To be able to fund increasing loan demand at higher interest rates, we may increase deposit interest rates to bring in more funds. However, increasing deposit interest rates doesn’t always mean we’ll grow more deposits. For example, we might decide to increase our rates on CDs to 4%, which is a great rate. By doing that, we may attract more deposits, but we also have to pay the higher 4% interest rate on all of those funds (i.e. our cost of funds—the interest expense we pay on member deposits—goes up). So, despite the fact that we’re attracting more savings, we’re also paying more to hold them. Which means we still may not have enough money to loan more to members who want to borrow. (This doesn’t mean we wouldn’t be able to cover members’ loans. We would have to borrow funds from another source, generally at a higher interest rate.)
The Federal Funds Target Rate
Another external factor that impacts interest rates is the Federal Open Market Committee (FOMC), commonly referred to as “The Fed.” The Fed controls the Federal Funds Target Rate and uses it as a tool to create monetary policy. The federal funds rate is the interest rate that banks charge other banks for lending them money from their reserve balances on an overnight basis. The Fed will adjust the Fed funds rate up or down depending on how it is trying to influence rates. The Fed funds rate can cause some consumer loan and deposit rates to change. Some money market account interest rates are tied to the Fed funds rate.
Many credit cards and home equity lines of credit tie the interest rate to the prime rate. The prime rate (prime) is the interest rate that commercial banks charge their most creditworthy customers—generally large corporations. The prime interest rate, or prime lending rate, is largely determined by the federal funds rate.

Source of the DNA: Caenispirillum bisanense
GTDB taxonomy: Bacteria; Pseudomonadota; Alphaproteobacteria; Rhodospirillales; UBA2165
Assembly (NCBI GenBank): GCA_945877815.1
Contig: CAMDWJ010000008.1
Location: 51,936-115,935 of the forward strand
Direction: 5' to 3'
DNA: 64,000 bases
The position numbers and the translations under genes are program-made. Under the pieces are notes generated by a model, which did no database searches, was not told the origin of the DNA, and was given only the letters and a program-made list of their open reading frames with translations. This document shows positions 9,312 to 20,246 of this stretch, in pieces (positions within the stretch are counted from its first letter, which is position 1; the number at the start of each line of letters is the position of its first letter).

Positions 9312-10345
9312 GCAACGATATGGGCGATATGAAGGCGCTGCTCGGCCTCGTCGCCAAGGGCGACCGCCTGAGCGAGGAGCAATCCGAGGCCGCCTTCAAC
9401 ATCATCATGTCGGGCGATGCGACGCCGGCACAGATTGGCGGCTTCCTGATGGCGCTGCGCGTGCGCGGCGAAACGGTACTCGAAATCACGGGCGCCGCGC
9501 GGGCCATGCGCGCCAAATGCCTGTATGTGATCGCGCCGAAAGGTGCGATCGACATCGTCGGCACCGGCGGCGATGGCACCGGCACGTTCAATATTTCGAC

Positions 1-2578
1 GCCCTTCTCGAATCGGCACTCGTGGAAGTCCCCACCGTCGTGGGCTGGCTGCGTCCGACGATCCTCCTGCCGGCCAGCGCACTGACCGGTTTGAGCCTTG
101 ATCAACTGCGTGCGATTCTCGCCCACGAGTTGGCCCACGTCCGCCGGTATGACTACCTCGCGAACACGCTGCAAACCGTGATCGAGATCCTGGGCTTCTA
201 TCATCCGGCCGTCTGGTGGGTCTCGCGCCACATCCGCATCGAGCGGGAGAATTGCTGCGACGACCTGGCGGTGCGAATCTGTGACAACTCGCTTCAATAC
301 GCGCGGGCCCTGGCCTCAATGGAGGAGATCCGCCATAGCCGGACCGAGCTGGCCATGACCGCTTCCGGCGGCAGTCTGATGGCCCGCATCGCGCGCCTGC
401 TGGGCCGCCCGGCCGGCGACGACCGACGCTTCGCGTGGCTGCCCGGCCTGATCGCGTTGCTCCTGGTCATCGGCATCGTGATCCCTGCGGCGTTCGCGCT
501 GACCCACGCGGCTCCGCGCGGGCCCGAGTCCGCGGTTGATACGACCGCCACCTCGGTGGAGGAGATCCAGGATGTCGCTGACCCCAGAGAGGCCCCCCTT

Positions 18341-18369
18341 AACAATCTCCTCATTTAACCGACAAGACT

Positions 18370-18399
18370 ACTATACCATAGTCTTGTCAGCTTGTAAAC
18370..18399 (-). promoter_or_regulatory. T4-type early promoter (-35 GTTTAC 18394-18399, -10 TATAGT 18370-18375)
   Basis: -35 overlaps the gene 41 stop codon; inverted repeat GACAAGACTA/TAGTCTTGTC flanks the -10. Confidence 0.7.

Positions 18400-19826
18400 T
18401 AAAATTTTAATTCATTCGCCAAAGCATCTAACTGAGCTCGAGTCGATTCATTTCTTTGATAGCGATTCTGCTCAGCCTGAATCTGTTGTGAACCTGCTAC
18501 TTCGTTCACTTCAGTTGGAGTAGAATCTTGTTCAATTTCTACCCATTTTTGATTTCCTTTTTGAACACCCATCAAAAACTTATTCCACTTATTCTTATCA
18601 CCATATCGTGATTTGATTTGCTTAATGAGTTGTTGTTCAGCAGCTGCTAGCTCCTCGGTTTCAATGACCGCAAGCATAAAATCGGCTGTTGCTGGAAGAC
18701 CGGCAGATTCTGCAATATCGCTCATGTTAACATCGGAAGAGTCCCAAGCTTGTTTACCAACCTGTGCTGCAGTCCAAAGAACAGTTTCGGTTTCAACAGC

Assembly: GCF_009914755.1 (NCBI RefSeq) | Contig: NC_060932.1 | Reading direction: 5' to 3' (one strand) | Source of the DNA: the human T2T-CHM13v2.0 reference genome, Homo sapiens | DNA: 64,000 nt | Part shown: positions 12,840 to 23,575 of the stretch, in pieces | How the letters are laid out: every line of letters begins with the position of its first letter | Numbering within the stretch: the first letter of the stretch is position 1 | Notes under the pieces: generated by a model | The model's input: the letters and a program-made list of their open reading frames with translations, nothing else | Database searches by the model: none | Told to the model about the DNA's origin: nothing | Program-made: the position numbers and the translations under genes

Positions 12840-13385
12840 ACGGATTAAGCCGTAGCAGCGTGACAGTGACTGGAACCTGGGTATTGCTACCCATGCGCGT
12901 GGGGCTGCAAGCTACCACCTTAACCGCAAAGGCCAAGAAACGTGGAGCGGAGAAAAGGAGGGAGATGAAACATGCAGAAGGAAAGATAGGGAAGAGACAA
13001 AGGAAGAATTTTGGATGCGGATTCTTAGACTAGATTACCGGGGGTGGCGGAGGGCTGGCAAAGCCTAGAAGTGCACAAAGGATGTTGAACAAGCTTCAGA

When the Fed adjusts the Fed funds rate, the prime rate moves in sync. But the rates (Fed funds and prime rate) are not the same. There is a spread between the Fed funds rate and the prime rate. For example, as of this writing, the spread between the Fed funds rate and the prime interest rate is 3%. The Fed funds rate is 1.75% and the prime rate is 4.75%.
Another factor impacting interest rates is competition. We look at our competitors’ (both banks and other credit unions) interest rates (both loans and deposits) every two weeks. We evaluate our position relative to our competition. We survey five banks and five credit unions for various loan and deposit interest rates. Though we take their rates into consideration, it is not our strategy to beat our competition on rates across the board. We may at times have the highest deposit rate for a certain product compared to the competitors we survey. Keep in mind that our competition is doing the same thing we are doing. They are also adjusting their rates, which means our relative position is always changing.
The stock market (not a factor)
One factor that does not impact our rates is the stock market. Almost all major stock market indices are up 30% for 2019. Although that is great, it has no bearing on market interest rates. In the past, when stocks rose, bond prices fell and yields increased. That correlation is not relevant in this environment. However, while stocks continue to rise, so do bond prices and for us, a rising stock market can mean that members are withdrawing their savings to invest in the stock market. We stick to our strategy of focusing on our balance sheet. We don’t raise deposit rates to keep the funds of members who would like higher returns offered by the stock market.
In summary, no one factor affects interest rates. It is a combination of many factors that involve maintaining balance.
Header image attribution: AgnosticPreachersKid / CC BY-SA